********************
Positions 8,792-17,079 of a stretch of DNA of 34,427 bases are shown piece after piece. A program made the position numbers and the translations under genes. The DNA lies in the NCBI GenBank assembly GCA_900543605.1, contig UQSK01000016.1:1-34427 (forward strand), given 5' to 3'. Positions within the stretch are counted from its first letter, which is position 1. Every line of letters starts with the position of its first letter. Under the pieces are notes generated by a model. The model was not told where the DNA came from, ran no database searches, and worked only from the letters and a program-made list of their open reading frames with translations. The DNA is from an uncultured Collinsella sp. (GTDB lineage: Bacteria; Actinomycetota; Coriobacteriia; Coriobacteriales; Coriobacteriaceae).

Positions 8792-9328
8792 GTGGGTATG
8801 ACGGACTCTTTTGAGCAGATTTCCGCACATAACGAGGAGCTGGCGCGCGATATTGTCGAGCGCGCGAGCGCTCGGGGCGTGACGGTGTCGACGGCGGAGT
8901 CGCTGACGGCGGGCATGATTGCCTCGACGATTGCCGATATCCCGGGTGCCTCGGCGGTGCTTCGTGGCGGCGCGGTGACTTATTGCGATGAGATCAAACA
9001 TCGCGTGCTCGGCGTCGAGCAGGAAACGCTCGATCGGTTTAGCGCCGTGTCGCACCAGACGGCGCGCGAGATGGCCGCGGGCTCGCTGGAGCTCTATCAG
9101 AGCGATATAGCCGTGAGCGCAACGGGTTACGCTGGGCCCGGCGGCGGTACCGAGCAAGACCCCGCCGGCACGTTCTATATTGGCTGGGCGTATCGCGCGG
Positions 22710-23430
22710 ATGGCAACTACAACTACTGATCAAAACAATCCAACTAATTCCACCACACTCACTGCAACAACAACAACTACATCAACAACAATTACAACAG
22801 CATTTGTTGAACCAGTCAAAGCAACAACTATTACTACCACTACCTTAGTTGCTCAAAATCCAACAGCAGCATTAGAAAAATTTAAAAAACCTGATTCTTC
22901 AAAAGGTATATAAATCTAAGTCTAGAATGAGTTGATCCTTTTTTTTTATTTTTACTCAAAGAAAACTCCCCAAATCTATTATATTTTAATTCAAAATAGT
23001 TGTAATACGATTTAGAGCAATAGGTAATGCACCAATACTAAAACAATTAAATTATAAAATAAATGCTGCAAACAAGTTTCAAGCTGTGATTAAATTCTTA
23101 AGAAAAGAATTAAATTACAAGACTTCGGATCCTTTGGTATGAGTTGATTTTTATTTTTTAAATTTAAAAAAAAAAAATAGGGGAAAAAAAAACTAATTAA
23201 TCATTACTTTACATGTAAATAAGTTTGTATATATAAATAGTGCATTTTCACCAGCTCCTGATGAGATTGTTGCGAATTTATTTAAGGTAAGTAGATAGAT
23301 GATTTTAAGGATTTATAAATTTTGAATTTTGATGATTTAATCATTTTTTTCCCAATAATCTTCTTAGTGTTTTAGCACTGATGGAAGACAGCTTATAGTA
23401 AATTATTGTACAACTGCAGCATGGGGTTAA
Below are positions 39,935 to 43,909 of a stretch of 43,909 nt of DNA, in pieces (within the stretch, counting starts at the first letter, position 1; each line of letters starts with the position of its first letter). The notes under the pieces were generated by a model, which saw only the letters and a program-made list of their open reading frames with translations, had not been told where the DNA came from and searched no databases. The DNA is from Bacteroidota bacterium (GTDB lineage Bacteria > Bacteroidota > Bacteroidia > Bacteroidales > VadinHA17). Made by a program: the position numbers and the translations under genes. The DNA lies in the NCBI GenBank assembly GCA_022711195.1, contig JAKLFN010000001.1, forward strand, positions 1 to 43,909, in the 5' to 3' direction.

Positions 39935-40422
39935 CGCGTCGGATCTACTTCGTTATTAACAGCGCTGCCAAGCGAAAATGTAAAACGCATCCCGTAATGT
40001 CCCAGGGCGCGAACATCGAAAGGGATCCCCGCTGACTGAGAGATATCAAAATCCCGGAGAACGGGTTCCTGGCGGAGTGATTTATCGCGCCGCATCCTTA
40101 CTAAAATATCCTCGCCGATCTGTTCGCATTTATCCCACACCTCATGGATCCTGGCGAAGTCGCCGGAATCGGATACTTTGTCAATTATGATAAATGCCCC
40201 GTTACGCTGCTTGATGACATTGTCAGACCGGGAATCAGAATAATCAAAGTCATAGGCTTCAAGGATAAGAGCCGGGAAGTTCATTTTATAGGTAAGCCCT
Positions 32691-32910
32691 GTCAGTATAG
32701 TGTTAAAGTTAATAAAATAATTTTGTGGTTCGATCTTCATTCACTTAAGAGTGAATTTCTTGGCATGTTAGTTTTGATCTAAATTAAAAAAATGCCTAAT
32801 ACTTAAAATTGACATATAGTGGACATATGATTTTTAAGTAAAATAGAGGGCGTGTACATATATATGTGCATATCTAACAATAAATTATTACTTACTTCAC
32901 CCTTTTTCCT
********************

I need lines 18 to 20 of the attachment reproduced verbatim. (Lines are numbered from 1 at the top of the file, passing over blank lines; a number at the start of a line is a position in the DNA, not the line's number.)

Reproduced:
Positions 39935-40422
39935 CGCGTCGGATCTACTTCGTTATTAACAGCGCTGCCAAGCGAAAATGTAAAACGCATCCCGTAATGT
40001 CCCAGGGCGCGAACATCGAAAGGGATCCCCGCTGACTGAGAGATATCAAAATCCCGGAGAACGGGTTCCTGGCGGAGTGATTTATCGCGCCGCATCCTTA